They have one win against a top 30 team and just two wins against top 55 opponents. Their best win away from home is against Wake Forest, yet the Wildcats, at 13-6 overall, find themselves sitting at 10th in KenPom and 12th in the NET. This is what happens when you find a way to lose games close. Five fo their six losses came by five points or less, and it hasn’t always been the same formula. Arizona erased leads to land backdoor covers against Baylor, Gonzaga and Saint John’s. They blew leads on the road in league play in losses to Oregon and Arizona State. They completely collapsed in the second half against Oregon State.

So I’m not sure there is a clear-cut answer to what ails the Wildcats right now.

But I do know that with the talent on their roster, they are not as far away from being an actual top ten team as the average Arizona fan on twitter will have you believe.

5. IS SYRACUSE THE FOURTH-BEST TEAM IN THE ACC?

Someone has to be the fourth-best team in the ACC, and as far as league standings go, the Orange currently qualify. They are 6-3 in the conference, having won their last five games, and they have fully embraced the idea that this roster needs to fire up as many threes as possible to have a chance to win.

That said, they still haven’t beaten anyone. Their best win came at Virginia in overtime, but Virginia may not be a tournament team this season. The trouble is that the Orange only get the other top teams in the conference — Duke, N.C. State, Florida State and Louisville — once each.

They probably need to win at least two of those games to have a real shot at a tournament bid.

Bracketology: Baylor strengthens its grip on the No. 1 overall seed

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Here is the latest NCAA tournament bracketology projection.

Baylor continues to strengthen its grip on the No. 1 overall seed.  The Bears won their fifth true road game (5-0 in opportunities) of the season at Florida on Saturday.  They are No. 1 in the NCAA’s NET ratings, 6-1 in Quadrant 1 games and 10-1 against Quadrant 1 and 2 opponents combined.  Baylor hasn’t lost since November 8, a nearly two-month stretch of perfection.

Elsewhere, the top line remains in tact.  There’s room for debate across lines two through four. It’ll be interesting to see how the Selection Committee views the profiles of teams like Florida State, Louisville and Duke in the weeks ahead.  Unless something changes, there will be fewer Quad 1 opportunities in this year’s Atlantic Coast Conference.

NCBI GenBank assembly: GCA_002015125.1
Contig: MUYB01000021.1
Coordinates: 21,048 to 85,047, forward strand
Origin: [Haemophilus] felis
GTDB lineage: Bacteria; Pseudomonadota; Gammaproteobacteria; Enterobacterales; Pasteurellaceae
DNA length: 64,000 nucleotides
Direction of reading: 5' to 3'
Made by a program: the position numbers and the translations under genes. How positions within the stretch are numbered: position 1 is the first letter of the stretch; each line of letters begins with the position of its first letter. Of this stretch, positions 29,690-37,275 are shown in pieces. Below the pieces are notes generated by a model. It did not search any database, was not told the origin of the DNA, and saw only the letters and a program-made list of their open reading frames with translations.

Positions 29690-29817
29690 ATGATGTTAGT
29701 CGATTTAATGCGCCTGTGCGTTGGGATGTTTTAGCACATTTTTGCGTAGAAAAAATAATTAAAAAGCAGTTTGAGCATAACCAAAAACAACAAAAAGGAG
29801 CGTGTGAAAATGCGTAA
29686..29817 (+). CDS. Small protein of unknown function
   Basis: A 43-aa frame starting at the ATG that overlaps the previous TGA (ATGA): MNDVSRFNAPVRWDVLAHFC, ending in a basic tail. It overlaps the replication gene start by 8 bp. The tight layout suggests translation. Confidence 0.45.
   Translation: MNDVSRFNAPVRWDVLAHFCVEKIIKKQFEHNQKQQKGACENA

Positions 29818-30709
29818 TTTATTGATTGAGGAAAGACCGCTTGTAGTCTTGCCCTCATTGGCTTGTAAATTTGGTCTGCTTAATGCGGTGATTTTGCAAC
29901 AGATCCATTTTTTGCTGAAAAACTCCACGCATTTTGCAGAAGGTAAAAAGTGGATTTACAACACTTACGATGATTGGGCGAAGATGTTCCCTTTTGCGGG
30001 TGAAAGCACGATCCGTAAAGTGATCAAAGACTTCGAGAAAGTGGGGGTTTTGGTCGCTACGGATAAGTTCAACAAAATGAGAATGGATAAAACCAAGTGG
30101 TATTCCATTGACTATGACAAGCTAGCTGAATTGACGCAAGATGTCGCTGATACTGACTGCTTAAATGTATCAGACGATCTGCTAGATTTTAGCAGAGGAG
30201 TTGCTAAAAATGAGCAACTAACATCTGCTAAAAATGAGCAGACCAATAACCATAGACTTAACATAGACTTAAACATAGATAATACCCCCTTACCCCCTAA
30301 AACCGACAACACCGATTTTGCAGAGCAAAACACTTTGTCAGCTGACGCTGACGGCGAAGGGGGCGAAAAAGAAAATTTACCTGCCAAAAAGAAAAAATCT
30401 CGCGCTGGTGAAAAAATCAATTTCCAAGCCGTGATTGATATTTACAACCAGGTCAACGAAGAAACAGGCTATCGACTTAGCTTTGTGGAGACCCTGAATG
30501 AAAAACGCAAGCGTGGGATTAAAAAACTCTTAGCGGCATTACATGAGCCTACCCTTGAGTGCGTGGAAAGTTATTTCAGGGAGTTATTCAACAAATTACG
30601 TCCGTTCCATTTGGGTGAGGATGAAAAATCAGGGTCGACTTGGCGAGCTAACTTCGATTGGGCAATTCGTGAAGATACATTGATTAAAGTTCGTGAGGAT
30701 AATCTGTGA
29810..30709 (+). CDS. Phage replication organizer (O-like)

Tracking the Bubble is going to keep you busy.  It’s several lines deep into the bracket today.  The margins between a nine seed and an 11-seeded play-in team are minimal.  And that’s not factoring in the next 8-12 teams knocking on the door.

The latest look at where our NCAA tournament bracketology projection stands …

UPDATED: January 27, 2020

FIRST FOUR – DAYTON
MIDWEST REGION NC State vs. Arizona State
SOUTH REGION VCU vs. Texas Tech
SOUTH REGION  ROBERT MORRIS vs. NORFOLK ST
MIDWEST REGION MONMOUTH vs. PR VIEW A&M

SOUTH Houston WEST – Los Angeles                         
Omaha Spokane
1) BAYLOR 1) GONZAGA
16) ROB MORRIS / NORFOLK ST 16) NORTHERN COLORADO
8) Wichita State 8) USC
9) Saint Mary’s 9) Oklahoma 
Sacramento Tampa
5) Penn State 5) LSU
12) YALE 12) AKRON
4) Kentucky 4) West Virginia
13) NEW MEXICO ST 13) S.F. AUSTIN
Cleveland Albany
6) Marquette 6) Colorado
11) VCU / Texas Tech 11) BYU
3) MICHIGAN STATE 3) Villanova
14) NORTH TEXAS 14) COLGATE
Tampa Spokane
7) Indiana 7) Wisconsin
10) Saint John’s 10) Memphis
2) Florida State 2) OREGON
15) AUSTIN PEAY 15) SOUTH DAKOTA ST
EAST – New York MIDWEST – Indianapolis
Sacramento Omaha
1) SAN DIEGO STATE 1) Kansas
16) UC-IRVINE 16) MONMOUTH / PV A&M
8) Ohio State 8) HOUSTON
9) Florida 9) Arkansas
Greensboro St. Louis
5) Butler 5) Creighton
12) EAST TENNESSEE ST 12) NORTHERN IOWA
4) Maryland 4) Iowa
13) VERMONT 13) LIBERTY
Greensboro Cleveland
6) Auburn 6) Illinois